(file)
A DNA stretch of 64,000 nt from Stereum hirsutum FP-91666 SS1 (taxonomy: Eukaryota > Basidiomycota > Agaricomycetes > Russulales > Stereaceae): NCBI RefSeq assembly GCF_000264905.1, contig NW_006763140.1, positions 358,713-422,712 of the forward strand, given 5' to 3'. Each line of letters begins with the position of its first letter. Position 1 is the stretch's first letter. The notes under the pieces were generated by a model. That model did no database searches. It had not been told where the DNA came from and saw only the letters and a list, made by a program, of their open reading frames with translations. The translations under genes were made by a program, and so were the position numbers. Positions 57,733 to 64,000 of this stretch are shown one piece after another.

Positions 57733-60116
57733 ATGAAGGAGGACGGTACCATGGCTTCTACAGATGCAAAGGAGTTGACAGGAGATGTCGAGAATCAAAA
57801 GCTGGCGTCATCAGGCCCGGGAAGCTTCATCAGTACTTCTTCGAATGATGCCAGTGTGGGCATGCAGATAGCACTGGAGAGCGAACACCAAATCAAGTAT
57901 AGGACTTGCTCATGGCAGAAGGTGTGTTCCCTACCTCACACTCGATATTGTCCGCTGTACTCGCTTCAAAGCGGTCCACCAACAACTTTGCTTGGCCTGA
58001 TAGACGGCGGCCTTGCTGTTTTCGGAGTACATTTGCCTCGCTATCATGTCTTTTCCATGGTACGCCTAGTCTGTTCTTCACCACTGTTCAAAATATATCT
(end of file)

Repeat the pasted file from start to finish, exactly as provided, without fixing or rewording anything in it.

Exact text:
A DNA stretch of 64,000 nt from Stereum hirsutum FP-91666 SS1 (taxonomy: Eukaryota > Basidiomycota > Agaricomycetes > Russulales > Stereaceae): NCBI RefSeq assembly GCF_000264905.1, contig NW_006763140.1, positions 358,713-422,712 of the forward strand, given 5' to 3'. Each line of letters begins with the position of its first letter. Position 1 is the stretch's first letter. The notes under the pieces were generated by a model. That model did no database searches. It had not been told where the DNA came from and saw only the letters and a list, made by a program, of their open reading frames with translations. The translations under genes were made by a program, and so were the position numbers. Positions 57,733 to 64,000 of this stretch are shown one piece after another.

Positions 57733-60116
57733 ATGAAGGAGGACGGTACCATGGCTTCTACAGATGCAAAGGAGTTGACAGGAGATGTCGAGAATCAAAA
57801 GCTGGCGTCATCAGGCCCGGGAAGCTTCATCAGTACTTCTTCGAATGATGCCAGTGTGGGCATGCAGATAGCACTGGAGAGCGAACACCAAATCAAGTAT
57901 AGGACTTGCTCATGGCAGAAGGTGTGTTCCCTACCTCACACTCGATATTGTCCGCTGTACTCGCTTCAAAGCGGTCCACCAACAACTTTGCTTGGCCTGA
58001 TAGACGGCGGCCTTGCTGTTTTCGGAGTACATTTGCCTCGCTATCATGTCTTTTCCATGGTACGCCTAGTCTGTTCTTCACCACTGTTCAAAATATATCT